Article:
A couple weeks ago during chapel service at the Bible College where I’m an instructor, I came close to missing out on a word from God, all because of my superficial assessment of the messenger. I realized that time constraints were at least partly to blame for what I felt was a slip-shod presentation. After all, the man had barely twelve minutes to present a teaching that would have been difficult to follow had he been allotted much more than that. Unfortunately the man’s hand-out didn’t help matters much, for it was complicated, disjointed and even contained some reference errors. Though I didn’t vocalize my critical assessment of the teaching, I did so in my mind.
Yet barely five days later in a totally different setting, one of the men in our prayer group began to expound on the same subject, using the same three verses that made up the heart of the earlier message. To paraphrase Ephesians 1:3-5, “The Christian exists in a relation of rest, selected by God before the world was created, to be sacred, physically pure, morally blameless as a saint, adopted as His son.” This is my identity in Christ.
God got my attention. Over the next couple of days I found myself delving through the man’s handout as well as the deep recesses of my memory where I had shelved his utterances. I ultimately concluded that his teaching constituted an amazing revelation of truth. I’m so glad that God is omni-patient and omni-merciful with the likes of me. When I miss what He sends my way via one source, He doesn’t just leave me hanging out there to dry – but provides an alternate source to confirm and bring clarity to the message.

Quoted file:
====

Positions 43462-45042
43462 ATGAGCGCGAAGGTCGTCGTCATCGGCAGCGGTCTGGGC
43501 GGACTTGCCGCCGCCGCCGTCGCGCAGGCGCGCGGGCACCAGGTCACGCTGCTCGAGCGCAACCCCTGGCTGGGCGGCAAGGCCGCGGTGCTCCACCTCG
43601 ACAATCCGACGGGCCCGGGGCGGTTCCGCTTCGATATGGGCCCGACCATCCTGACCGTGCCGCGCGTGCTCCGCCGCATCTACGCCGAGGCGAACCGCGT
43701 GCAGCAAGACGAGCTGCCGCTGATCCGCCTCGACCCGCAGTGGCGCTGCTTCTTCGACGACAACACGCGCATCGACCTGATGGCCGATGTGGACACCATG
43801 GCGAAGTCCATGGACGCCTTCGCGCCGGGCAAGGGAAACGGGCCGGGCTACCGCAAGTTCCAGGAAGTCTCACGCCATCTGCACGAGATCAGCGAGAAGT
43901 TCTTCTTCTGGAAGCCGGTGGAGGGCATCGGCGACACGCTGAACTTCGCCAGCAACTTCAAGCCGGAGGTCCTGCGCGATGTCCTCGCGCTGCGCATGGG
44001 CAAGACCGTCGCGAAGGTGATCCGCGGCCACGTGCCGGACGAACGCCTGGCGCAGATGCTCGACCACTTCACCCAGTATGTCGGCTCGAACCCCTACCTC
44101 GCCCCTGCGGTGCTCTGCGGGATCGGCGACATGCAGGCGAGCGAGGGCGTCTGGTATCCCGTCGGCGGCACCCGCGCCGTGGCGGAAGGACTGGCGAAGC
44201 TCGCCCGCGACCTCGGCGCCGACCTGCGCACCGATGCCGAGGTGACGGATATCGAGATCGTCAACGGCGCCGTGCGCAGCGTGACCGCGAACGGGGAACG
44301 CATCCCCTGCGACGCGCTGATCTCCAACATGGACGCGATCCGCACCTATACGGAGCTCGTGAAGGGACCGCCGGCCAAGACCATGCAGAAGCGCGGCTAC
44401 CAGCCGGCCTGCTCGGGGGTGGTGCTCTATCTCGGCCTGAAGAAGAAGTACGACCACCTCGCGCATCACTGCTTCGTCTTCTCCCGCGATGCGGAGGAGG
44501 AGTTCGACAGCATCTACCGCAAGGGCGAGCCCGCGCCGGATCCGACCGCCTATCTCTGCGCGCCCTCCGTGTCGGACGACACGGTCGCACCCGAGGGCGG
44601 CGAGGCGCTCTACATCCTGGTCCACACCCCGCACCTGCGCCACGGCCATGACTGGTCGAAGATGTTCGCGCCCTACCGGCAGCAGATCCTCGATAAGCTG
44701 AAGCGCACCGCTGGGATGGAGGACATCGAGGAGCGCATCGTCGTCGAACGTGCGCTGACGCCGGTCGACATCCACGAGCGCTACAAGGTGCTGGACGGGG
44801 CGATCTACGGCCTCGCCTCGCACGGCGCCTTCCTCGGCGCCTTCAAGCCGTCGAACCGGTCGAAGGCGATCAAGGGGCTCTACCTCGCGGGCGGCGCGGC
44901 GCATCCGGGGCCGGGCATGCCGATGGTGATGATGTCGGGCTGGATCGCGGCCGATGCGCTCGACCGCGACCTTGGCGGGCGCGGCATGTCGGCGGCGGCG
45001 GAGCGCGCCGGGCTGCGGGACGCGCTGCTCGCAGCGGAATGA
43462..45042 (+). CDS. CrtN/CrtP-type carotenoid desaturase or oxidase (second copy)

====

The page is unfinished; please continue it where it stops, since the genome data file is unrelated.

How often do we tune out a potentially important message because, even before the messenger speaks, we place a presumptive value on what’s likely to come out of their mouth based on something we think we know or have heard others tell us about the messenger, or just because we have a hard time identifying with him or her? I think we do it a lot more than we’re willing to admit, and much more than we even recognize. An elder in a church might opine that the young visiting minister doesn’t have the maturity to teach him anything; while the young congregant may be just as biased against a senior, “whose time has passed him by” and isn’t hip to the latest methods and gadgets.
If we truly believe God’s Word, we have to acknowledge that at times He’s used donkeys, plants and even inanimate objects to get His people’s attention and reveal knowledge. He can surely use the least of us to communicate to His Church, regardless of our individual failings. But only those who are open will receive that truth and become His voice to convey that truth to those within our own sphere of influence.